This article explores the promise of institutions and infrastructures associated with democ- racy to limit the worst consequences of climate change. The article highlights the appar- ent conflict between expert governance on the one hand, and, on the other hand, calls for democratization that reflect the diverse perspectives of groups whose rights and labor have been exploited over historical timescales. Drawing on the history of bureaucracy and governance, this article argues that the apparent contradiction between the two poles of discourse can be reconciled by a system of information infrastructure designed to cre- ate a robust, accountable system of environmental data monitoring that also accounts for the work of inclusive community groups as stewards of landscapes. The article concludes by recommending a 6-point “Outline of an Information Infrastructure for Responsive, Accountable Governance of the Environment,” which includes the following recommenda- tions: (1) broadcast efforts to enlist communities—especially vulnerable communities on the front lines—in efforts to document environmental degradation and the effects of cli- mate change; (2) equitable and sustainable solicitation of the voices of populations under- represented in traditional science; (3) centralized preservation of the data in an archive where it can be found, retrieved, revisited, and implemented for action; (4) analysis of the data by both community participants and laboratory scientists; (5) the creation of account- ability through the establishment of centralized, powerful organs of governance capable of holding polluters to account on the basis of data collected by both citizens and scientists; and (6) transparent mechanisms for negotiation.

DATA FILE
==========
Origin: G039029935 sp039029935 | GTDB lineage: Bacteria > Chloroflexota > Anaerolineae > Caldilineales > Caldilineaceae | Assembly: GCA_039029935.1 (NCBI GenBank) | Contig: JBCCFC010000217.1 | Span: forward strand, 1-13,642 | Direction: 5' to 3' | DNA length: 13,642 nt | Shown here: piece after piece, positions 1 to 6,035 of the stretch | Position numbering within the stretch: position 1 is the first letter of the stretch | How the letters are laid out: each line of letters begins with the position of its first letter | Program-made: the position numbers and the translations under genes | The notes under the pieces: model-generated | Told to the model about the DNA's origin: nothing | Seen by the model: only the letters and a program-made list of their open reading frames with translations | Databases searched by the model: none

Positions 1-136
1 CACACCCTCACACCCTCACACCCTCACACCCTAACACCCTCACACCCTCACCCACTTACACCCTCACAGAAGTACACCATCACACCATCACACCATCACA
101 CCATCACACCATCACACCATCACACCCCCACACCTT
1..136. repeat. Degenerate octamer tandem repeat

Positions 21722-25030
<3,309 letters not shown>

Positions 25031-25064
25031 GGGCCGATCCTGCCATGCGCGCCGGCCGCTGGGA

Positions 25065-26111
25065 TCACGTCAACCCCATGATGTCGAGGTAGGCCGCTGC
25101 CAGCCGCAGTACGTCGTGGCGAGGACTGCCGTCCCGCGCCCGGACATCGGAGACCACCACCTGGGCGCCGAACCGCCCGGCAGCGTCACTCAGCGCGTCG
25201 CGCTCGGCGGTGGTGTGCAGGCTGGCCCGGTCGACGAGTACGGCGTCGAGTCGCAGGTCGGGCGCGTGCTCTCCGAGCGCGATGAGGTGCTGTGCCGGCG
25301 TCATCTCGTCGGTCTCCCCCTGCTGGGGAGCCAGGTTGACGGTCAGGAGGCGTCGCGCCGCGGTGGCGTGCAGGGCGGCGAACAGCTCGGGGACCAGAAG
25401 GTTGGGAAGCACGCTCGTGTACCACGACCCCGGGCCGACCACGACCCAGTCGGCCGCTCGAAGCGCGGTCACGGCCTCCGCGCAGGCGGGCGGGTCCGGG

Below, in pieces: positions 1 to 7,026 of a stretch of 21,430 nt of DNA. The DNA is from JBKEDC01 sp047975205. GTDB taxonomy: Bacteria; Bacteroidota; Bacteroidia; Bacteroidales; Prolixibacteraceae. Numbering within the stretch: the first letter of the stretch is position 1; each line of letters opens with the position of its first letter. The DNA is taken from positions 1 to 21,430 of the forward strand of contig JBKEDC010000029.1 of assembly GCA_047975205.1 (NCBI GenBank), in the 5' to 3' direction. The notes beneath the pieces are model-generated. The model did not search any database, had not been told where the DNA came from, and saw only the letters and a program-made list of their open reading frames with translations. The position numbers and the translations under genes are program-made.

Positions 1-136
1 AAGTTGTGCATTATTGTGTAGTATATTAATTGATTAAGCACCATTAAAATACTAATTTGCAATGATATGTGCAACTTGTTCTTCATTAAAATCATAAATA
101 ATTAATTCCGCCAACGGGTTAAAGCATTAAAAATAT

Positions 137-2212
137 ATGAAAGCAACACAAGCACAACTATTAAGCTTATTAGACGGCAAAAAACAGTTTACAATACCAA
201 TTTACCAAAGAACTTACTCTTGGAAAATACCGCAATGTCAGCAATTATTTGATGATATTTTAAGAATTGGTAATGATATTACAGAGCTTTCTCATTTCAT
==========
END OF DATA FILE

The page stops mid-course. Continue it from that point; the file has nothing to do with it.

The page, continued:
democracy, participation, climate change, infrastructure, politics, history, state building
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Guldi, Jo, "What Kind of Information Does the Era of Climate Change Require?" (2021). History Faculty Publications. 16.